THE head of the UK Parliament’s complaints watchdog has said she “does not know” if the Palace of Westminster is a safe workplace for women.

Thea Walton joined the Independent Complaints and Grievance Scheme (ICGS) in March to build trust in the watchdog.

Founded in 2018, the ICGS processes official HR complaints and also assesses complaints made on the parliamentary estate against a number of codes including the palace’s sexual misconduct, bullying and harassment policy.

When asked whether Westminster was a place women can feel safe, Walton told The House magazine: “I don’t know is the honest answer. I wouldn’t say that nobody feels safe, but I have heard lots of things where women don’t from some of the engagement that I’ve done.

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“I think all the time that there is a section of people that are saying they don’t feel safe, then people have to listen and do something about it.”

A number of MPs have lost their party’s whip as a result of allegations of sexual harassment or assault.

The Labour Party suspended Bambos Charalambous after a complaint was made against him, while senior Tory MP Crispin Blunt was arrested on suspicion of rape and drug possession and was suspended by his party.

It’s far from the first time Westminster has faced criticism, with the SNP’s deputy Westminster leader Mhairi Black (below) describing it as a “toxic workplace” when she announced she would be standing down as an MP at the next General Election.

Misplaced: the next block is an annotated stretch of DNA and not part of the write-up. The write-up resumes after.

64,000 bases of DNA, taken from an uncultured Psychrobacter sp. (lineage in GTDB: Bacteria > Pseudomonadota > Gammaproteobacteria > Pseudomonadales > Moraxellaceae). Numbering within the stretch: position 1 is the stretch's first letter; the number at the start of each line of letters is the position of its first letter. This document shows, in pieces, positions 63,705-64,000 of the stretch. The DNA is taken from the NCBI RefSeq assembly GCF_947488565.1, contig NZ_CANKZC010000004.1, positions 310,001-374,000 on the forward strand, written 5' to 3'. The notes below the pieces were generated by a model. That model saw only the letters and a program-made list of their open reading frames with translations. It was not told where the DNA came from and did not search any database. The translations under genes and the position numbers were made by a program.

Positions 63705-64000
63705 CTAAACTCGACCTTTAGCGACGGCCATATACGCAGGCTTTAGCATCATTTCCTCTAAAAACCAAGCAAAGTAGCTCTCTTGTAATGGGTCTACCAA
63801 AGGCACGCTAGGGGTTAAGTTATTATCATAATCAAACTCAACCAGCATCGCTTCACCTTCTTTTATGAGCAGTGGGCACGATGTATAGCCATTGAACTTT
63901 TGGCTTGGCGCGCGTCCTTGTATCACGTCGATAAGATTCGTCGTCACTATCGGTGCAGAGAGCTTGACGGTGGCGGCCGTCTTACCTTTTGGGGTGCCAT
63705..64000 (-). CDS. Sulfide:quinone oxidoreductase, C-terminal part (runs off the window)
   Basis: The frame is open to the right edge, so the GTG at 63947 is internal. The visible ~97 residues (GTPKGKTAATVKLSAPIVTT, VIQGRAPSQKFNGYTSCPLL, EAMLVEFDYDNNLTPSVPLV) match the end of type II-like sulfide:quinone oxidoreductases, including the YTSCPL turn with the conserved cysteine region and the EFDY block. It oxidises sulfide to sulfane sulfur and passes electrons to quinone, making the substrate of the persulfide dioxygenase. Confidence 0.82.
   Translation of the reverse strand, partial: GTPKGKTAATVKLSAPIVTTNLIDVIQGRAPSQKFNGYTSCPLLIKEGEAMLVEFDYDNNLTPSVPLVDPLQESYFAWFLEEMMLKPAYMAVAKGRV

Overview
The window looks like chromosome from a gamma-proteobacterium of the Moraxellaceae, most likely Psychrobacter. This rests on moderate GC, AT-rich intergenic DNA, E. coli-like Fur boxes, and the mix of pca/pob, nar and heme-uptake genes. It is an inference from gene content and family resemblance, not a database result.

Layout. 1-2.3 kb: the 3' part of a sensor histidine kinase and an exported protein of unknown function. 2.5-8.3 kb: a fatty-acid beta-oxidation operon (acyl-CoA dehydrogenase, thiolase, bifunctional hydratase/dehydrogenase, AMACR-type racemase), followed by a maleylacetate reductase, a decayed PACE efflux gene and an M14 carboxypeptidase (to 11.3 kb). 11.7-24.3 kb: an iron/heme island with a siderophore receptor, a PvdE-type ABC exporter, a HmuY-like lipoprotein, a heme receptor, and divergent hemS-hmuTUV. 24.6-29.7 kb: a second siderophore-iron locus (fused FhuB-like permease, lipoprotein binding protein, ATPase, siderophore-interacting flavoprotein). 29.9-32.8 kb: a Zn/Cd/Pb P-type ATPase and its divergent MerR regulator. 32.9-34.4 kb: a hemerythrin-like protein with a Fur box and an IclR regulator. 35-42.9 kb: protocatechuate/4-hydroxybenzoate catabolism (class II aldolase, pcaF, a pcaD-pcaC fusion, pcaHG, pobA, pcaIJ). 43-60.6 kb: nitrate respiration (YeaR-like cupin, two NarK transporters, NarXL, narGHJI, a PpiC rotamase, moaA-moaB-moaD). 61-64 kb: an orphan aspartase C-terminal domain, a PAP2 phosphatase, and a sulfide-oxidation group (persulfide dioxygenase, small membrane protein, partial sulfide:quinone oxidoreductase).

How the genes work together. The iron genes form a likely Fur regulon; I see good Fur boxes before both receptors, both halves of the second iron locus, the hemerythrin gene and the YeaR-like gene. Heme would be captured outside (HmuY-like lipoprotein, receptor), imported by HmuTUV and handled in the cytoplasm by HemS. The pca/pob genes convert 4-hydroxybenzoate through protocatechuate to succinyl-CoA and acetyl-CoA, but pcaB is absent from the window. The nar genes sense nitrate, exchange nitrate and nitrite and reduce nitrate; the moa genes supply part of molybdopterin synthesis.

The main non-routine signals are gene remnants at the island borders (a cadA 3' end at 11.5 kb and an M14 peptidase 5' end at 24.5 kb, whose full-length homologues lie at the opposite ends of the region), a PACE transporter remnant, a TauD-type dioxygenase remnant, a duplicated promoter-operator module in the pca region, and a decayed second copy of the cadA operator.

The National: Mhairi Black - House of Commons.

“I think it’s one of the most unhealthy workplaces that you could ever be in,” she said.

Upon taking her role this year, Walton said she hoped to improve the timeliness of investigations, which had been “a priority” for her in the hope of improving the experience for everyone involved although acknowledged “there is clearly more to be done”.

The current average time for a case to be concluded is 184 working days with Walton speaking of a “lack of engagement” from both sides.

“Whether that be through genuine poor health or whether that be a deliberate thing from both sides is our biggest cause of delay.”

Upon his suspension from Labour, Charalambous said: “I am aware that there is an allegation that requires investigation by the Labour party. It is right and proper that process is allowed to take place. I will cooperate fully and play my full part. It is not appropriate to say anything further at this time.”

In a statement, Blunt said: “I remain ready to co-operate fully with the investigation that I am confident will end without charge.”